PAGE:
GoPro Is Developing Its Own Drones

GoPro Is Developing Its Own Drones

GoPro HEROs may be flying in their own cape by late next year according to reports from the Wall Street Journal. GoPro, who currently leads the market in wearable consumer point-of-view cameras is said to be developing their own multi-rotor helicopters equipped with high-definition cameras. It is said that GoPro’s drones will seek to enter the market between the $500 - $1000 range.

Although there has not been an official announcement from GoPro about the rumor, it appears to be the next logical step for the company. GoPro is facing strong competition from Chinese drone maker DJI, who once built its drones to be equipped with GoPro's cameras. DJI has since equipped its drones with their own cameras, and their latest announcement, the Inspire, is a drone equipped with a 4K camera. Given the current trend of mounting GoPro cameras to drones, the DJI Inspire is a direct competitor to GoPro’s new line of 4K HERO 4 cameras.

GoPro has also joined the Small UAV Coalition, a Washington based advocacy group. The group advocates law and policy changes in support of the commercial, consumer, and recreational uses of drones beyond line-of-sight and with varying degrees of autonomy. With GoPro being a member, it certainly confirms their interest in the drone industry and also strengthens the claim of their drone development.

What could this mean for other drone developers?

With GoPro merging both the action cam and drone markets, other drone developers will have a hard time competing with an already highly recognizable brand. Also, at its estimated low entry price point of $1000 or less, it will certainly be quite more appealing than the higher priced DJI products which are more geared towards the prosumer/commercial industry. Other drone developers could be pressured into developing new innovations to set themselves apart, or may simply fold under the pressure of GoPro’s increasing market share.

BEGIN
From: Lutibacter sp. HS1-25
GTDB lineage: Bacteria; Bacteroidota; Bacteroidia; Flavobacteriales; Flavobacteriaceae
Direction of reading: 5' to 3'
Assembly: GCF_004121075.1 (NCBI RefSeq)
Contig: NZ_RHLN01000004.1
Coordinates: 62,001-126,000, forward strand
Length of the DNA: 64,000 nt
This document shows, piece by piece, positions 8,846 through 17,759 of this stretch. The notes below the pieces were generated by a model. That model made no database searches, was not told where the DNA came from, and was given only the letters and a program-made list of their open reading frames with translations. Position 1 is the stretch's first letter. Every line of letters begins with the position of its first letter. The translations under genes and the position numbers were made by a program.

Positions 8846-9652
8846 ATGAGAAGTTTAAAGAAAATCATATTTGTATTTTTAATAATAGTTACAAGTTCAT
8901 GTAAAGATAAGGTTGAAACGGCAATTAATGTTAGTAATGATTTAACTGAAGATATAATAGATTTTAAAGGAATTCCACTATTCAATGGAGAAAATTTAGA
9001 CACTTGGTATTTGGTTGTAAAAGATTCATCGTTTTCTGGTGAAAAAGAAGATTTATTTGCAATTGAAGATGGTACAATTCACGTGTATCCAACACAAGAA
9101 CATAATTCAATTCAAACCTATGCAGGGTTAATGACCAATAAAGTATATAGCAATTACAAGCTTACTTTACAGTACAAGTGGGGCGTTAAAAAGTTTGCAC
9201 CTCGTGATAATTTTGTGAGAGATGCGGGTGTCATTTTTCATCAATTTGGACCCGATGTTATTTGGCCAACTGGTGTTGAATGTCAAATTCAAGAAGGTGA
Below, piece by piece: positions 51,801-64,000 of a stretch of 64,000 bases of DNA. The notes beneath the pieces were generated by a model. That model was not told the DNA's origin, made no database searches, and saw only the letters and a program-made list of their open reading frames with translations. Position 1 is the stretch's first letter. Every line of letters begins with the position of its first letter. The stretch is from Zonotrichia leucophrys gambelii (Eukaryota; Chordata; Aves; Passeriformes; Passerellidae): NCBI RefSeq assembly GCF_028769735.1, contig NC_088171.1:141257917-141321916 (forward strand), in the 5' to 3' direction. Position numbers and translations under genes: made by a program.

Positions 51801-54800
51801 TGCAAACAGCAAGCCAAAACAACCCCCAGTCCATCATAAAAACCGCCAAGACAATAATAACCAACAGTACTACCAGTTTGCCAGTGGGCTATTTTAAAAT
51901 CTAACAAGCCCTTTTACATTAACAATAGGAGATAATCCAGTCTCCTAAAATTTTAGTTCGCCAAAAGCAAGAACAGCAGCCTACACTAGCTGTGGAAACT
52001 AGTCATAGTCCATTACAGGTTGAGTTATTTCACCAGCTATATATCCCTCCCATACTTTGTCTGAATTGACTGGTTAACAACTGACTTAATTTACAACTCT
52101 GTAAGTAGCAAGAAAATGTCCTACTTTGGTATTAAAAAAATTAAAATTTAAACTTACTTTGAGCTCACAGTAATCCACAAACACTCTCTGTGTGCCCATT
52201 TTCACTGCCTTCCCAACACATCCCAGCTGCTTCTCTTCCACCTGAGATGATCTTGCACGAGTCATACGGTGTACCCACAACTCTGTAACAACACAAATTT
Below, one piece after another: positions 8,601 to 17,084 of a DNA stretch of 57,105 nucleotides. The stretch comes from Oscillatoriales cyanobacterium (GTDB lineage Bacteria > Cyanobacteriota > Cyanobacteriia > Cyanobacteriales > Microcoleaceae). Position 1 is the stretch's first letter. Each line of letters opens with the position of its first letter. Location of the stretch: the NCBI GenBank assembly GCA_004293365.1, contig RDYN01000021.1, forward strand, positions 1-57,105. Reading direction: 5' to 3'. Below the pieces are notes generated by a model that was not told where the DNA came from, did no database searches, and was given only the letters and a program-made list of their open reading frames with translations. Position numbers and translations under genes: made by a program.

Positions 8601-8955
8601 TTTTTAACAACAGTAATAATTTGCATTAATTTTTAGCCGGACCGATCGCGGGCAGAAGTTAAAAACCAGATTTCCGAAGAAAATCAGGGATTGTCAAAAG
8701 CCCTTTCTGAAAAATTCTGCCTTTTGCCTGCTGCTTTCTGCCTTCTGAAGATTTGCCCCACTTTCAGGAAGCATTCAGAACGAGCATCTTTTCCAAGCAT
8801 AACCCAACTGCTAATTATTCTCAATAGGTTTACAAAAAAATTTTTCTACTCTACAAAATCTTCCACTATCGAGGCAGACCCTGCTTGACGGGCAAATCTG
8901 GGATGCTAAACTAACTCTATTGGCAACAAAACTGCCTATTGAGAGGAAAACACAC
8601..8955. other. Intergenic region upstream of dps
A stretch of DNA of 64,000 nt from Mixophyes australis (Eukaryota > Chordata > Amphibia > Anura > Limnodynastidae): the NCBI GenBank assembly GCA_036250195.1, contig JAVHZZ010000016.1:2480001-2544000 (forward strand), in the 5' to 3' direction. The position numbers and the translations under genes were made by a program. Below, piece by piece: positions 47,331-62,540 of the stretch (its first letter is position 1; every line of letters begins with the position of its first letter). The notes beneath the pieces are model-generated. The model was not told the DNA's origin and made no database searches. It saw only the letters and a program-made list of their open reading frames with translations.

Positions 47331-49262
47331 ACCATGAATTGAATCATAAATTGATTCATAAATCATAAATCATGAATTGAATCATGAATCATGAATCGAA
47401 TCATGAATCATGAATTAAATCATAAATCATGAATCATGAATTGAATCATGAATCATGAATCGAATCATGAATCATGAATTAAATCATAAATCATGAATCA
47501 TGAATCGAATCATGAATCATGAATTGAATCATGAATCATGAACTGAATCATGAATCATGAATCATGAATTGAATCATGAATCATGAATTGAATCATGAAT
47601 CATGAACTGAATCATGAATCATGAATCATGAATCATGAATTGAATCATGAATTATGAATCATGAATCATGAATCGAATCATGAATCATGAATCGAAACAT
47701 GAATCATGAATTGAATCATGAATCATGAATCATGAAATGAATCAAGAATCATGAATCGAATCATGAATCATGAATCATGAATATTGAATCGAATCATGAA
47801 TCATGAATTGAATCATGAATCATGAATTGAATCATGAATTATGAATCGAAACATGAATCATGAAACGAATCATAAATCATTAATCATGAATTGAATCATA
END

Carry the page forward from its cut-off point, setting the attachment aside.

[via Wall Street Journal]

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Pat Black's picture

I am honestly surprised gopro didn't buy DJI last year, they had the capital to do it, and at the time dji was still a relatively new brand with little name recognition

Justin Haugen's picture

they need to diversify their offerings if they hope to see their stock rise

Jeffrey Fortuna's picture

I own both a few GoPro's and also a few DJI multirotors. I feel like DJI and GoPro had a healthy relationship in the past, most people that fly cameras at least start with a GoPro. As compact as GoPro's are they are not perfect for small drones since the battery is not necessary when you already have a larger onboard battery on the drone, the GoPro wifi had too much of a lag for realtime FPV (first person view) and also many GoPro hero3+ cameras had their focus set too close to be ideal for drones.
DJI started building their own cameras that did a better job than GoPro (at least while in the air), since DJI started selling complete (ready to fly) packages they no longer need GoPro and so the relationship seems to have soured.
It's great to hear GoPro might try to play catch up since DJI seems to be walking away with most of the entry level drone business, it's almost always a good thing for the consumer when there is competition.

Simon Dyjas's picture

that's what I'm talking about, a nice gimbal next please, I need a cheaper Ronin'esqe stabilizer